Light brown to black verrucous hypertrophic lesions, classically on the neck, axillae and groin Familial tendency, obese individuals May be related to risk diabetes, insulin resistance states Lac-hydrin and Retin A, periodic abrasion with Buff Puff Weight loss also can help Question

36 The Dark Side 200 Answer

37 The Dark Side 200 Answer Mongolian Spot Question
Deep brown to slate gray or blue-black large macular lesions Typically over lumbosacral areas, buttocks and lower limbs Seen in over 90% of African American infants, 81% of Asians, 70% of Hispanics, 9.6% of Whites Usually fade by age 2 – occasionally persist into adulthood but usually disappear by age 7-13 years Question

38 The Dark Side 300 Answer

39 Congenital Pigmented Nevus
The Dark Side 300 Answer Congenital Pigmented Nevus Most are small (less than 1.5cm diameter) or medium (15 to 20cm) sized Flat pale hyperpigmented macules or papules, well circumscribed lesions Risk of developing malignant melanoma over lifetime (2.5-5%) in medium size nevus (uncertain) REFER: very large, irregular pigment, red or blue (different colors), irregular shape, irregular surface characteristics Question

40 The Dark Side 400 Answer

41 The Dark Side 400 Answer Café au Lait Spot Question
Large round or oval, flat lesions of light brown pigmentation found in 10-20% of normal individuals May be a sign of neurofibromatosis: 6 or more spots greater than 1.5cm in diameter Look for axillary freckling early sign of NF- freckling called Crowe’s sign Question

42 The Dark Side 500 Answer

43 Linear Epidermal Nevus
The Dark Side 500 Answer Linear Epidermal Nevus Linear arrangement of hypertrophic warty papules Usually present at birth can appear during early childhood, pruritic Chronic course resistant to therapy, may need excision if irritating Question

44 Fingers and Toes 100 Answer

45 Fingers and Toes 100 Answer
Onychomycosis Primarily caused by Trichophyton rubrans and T mentagrophytes Topical therapy often ineffective, especially as monotherapy; may help prevent recurrence Oral therapy with terbinafine (Lamisil), itraconazole (Sporanox); Terbinafine has pediatric dosing; treat for months, until disease-free nail is seen All oral therapy requires periodic (q4-6 week) monitoring of CBC and LFTs Consider referral if diagnosis unclear or for possible surgery Question

46 Fingers and Toes 200 Answer

47 Fingers and Toes 200 Answer
Plantar Wart Black dots often visible Caused by HPV Seen in 7-10% of the population, highest incidence ages years of age Warts can be spread from one person to another and auto-inoculation also can occur Duration ranges from a few months to 5 years or more. 25% disappear spontaneously in 3-6 months Treatment: OTC salicylic acid, duct tape?, freezing Question

48 Fingers and Toes 300 Answer

49 Fingers and Toes 300 Answer
Herpetic Whitlow Caused by HSV-1 or HSV-2 Often associated with thumb-sucking, or occupational exposure Primary infection can be associated with systemic symptoms Topical acyclovir can help primary infection; oral acyclovir can decrease recurrence in patients with frequent recurrence Can do scraping for diagnosis, avoid deep incision; always consider whitlow before incising a paronychia Question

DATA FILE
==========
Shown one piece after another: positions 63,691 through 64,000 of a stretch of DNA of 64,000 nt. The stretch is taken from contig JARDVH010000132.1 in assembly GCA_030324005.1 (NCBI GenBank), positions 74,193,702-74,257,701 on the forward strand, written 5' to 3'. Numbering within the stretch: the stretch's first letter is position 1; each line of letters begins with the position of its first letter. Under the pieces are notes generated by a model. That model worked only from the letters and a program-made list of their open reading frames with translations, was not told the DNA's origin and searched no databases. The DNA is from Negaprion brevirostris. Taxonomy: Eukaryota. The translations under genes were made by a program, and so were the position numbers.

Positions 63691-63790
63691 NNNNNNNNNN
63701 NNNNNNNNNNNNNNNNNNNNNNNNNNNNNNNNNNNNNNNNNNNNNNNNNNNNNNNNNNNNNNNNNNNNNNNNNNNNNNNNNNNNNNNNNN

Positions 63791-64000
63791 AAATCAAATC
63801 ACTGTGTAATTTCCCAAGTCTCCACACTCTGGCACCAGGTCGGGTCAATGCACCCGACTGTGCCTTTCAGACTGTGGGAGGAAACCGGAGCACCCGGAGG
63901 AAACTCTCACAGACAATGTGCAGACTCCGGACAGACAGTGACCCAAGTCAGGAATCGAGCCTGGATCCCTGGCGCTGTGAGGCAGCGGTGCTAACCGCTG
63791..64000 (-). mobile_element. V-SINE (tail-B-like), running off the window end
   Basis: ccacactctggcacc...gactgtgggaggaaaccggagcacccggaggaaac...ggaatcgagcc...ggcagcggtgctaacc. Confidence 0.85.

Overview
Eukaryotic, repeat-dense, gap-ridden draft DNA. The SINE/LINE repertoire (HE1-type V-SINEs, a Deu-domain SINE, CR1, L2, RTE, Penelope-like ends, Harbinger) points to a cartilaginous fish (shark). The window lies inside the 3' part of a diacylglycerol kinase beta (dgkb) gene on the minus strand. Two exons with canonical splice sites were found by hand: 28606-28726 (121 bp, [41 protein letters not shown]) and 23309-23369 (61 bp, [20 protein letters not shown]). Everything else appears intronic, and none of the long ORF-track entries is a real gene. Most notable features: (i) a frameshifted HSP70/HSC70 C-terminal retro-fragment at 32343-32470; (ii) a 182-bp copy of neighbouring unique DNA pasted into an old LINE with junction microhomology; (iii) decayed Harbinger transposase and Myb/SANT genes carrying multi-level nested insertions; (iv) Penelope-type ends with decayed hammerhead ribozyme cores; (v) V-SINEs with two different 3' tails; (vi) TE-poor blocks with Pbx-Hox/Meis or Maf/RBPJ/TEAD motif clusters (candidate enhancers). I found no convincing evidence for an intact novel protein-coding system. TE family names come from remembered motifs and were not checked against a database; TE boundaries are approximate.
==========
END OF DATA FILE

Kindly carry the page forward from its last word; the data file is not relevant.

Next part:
50 Fingers and Toes 400 Answer

51 Fingers and Toes 400 Answer
Trachyonychia or Twenty-Nail Dystrophy Longitudinal ridging and roughness of nails Does not necessarily involve all twenty nails Associated with psoriasis, lichen planus, alopecia areata, and eczema; Can also be genetic and unassociated with other skin disease No treatment; treatment of skin disease does not help nail appearance; will often improve with age Can also see nail pitting with psoriasis Question Nail Pitting Lichen Planus

52 Fingers and Toes 500 Answer

53 Fingers and Toes 500 Answer
Melanonychia Striata or Longitudinal Melanonychia Longitudinal hyperpigmentation of nail matrix Very common in dark-skinned people, often on multiple nails (77% of blacks by age 20 years, and it is seen in 90% of blacks by the fifth decade of life) Refer to dermatology for evaluation for melanoma if: light-skinned patient, found on single nail, pigmentation of proximal nail fold Question

54 Potpourri 100 Answer

55 Potpourri 100 Answer Papular Urticaria Question
Chronic or recurrent papular eruption caused by sensitivity reaction to the bites of mosquitoes, fleas, bedbugs and other insects Primarily seen in children between 2 and 7 years old Lesions occur on any part of the body but tend to be grouped in clusters on exposed areas, particularly the extensor surfaces of extremities Question

56 Potpourri 200 Answer

57 Potpourri 200 Answer Keratosis Pilaris Question
Chicken-skin appearance typically on outer aspect of arms and legs but also on the trunk, buttocks and cheeks Often seen in association with atopic dermatitis Treatment with Eucerin Plus, emollients, 5-10% salicylic acid in a moisturizing cream such as Aquaphor Question

58 Potpourri 300 Answer

59 Erythema Infectiousum =Fifth Disease
Potpourri 300 Answer Erythema Infectiousum =Fifth Disease Caused by human parvovirus B19 which is associated with aplastic crisis in sickle cell patients and risk for hydrops fetalis Peak incidence: age 3-12 years of age Three stages: Erythematous malar blush “slapped cheek”: contagious stage Erythematous maculopapular eruption on the extensor surfaces of extremities next day Rash fades with central clearing creating a reticulated pattern which lasts 3-24 days Question

60 Potpourri 400 Answer

61 Potpourri 400 Answer Scarlet Fever Question
Diffuse punctuate erythematous eruption with a sandpaper-like texture Etiology: group A Beta hemolytic strep and other bacteria Peak incidence: ages 1- to 10- years Associated symptoms; sore throat, fever, headaches, vomiting and malaise Question

62 Potpourri 500 Answer

63 Potpourri 500 Answer Measles Question
“morbilliform” rash – erythematous maculopapular eruption, first on the scalp and hairline, the forehead, the area behind the ear lobes and then upper part of the neck. Then it spreads downward to involve the face, neck, upper extremities and trunk and continues until it reaches the feet by the 3rd day. Rash fades in same order that is appeared Question